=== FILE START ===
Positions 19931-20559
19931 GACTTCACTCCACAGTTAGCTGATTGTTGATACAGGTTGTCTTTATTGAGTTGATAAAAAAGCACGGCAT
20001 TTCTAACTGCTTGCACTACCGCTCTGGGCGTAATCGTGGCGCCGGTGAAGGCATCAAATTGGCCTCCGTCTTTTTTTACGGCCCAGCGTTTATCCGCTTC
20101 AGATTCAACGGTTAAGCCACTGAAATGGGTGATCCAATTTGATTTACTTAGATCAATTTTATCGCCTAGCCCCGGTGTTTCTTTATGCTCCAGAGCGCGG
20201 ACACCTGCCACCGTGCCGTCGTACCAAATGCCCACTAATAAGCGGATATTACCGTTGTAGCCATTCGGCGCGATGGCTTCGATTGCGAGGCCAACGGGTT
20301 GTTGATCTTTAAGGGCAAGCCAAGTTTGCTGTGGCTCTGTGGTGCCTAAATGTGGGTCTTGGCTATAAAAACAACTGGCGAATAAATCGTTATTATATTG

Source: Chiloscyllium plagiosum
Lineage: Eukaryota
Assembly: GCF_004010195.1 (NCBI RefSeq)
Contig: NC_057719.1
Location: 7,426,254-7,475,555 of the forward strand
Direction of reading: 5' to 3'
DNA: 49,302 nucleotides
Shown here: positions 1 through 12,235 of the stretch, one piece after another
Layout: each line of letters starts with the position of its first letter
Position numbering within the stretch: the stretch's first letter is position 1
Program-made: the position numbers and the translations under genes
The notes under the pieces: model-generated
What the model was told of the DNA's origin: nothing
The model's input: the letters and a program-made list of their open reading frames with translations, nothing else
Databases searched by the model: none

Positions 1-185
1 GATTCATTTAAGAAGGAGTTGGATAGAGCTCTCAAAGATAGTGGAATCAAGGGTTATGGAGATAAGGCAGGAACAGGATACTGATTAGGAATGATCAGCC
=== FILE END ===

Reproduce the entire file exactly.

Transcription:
Positions 19931-20559
19931 GACTTCACTCCACAGTTAGCTGATTGTTGATACAGGTTGTCTTTATTGAGTTGATAAAAAAGCACGGCAT
20001 TTCTAACTGCTTGCACTACCGCTCTGGGCGTAATCGTGGCGCCGGTGAAGGCATCAAATTGGCCTCCGTCTTTTTTTACGGCCCAGCGTTTATCCGCTTC
20101 AGATTCAACGGTTAAGCCACTGAAATGGGTGATCCAATTTGATTTACTTAGATCAATTTTATCGCCTAGCCCCGGTGTTTCTTTATGCTCCAGAGCGCGG
20201 ACACCTGCCACCGTGCCGTCGTACCAAATGCCCACTAATAAGCGGATATTACCGTTGTAGCCATTCGGCGCGATGGCTTCGATTGCGAGGCCAACGGGTT
20301 GTTGATCTTTAAGGGCAAGCCAAGTTTGCTGTGGCTCTGTGGTGCCTAAATGTGGGTCTTGGCTATAAAAACAACTGGCGAATAAATCGTTATTATATTG

Source: Chiloscyllium plagiosum
Lineage: Eukaryota
Assembly: GCF_004010195.1 (NCBI RefSeq)
Contig: NC_057719.1
Location: 7,426,254-7,475,555 of the forward strand
Direction of reading: 5' to 3'
DNA: 49,302 nucleotides
Shown here: positions 1 through 12,235 of the stretch, one piece after another
Layout: each line of letters starts with the position of its first letter
Position numbering within the stretch: the stretch's first letter is position 1
Program-made: the position numbers and the translations under genes
The notes under the pieces: model-generated
What the model was told of the DNA's origin: nothing
The model's input: the letters and a program-made list of their open reading frames with translations, nothing else
Databases searched by the model: none

Positions 1-185
1 GATTCATTTAAGAAGGAGTTGGATAGAGCTCTCAAAGATAGTGGAATCAAGGGTTATGGAGATAAGGCAGGAACAGGATACTGATTAGGAATGATCAGCC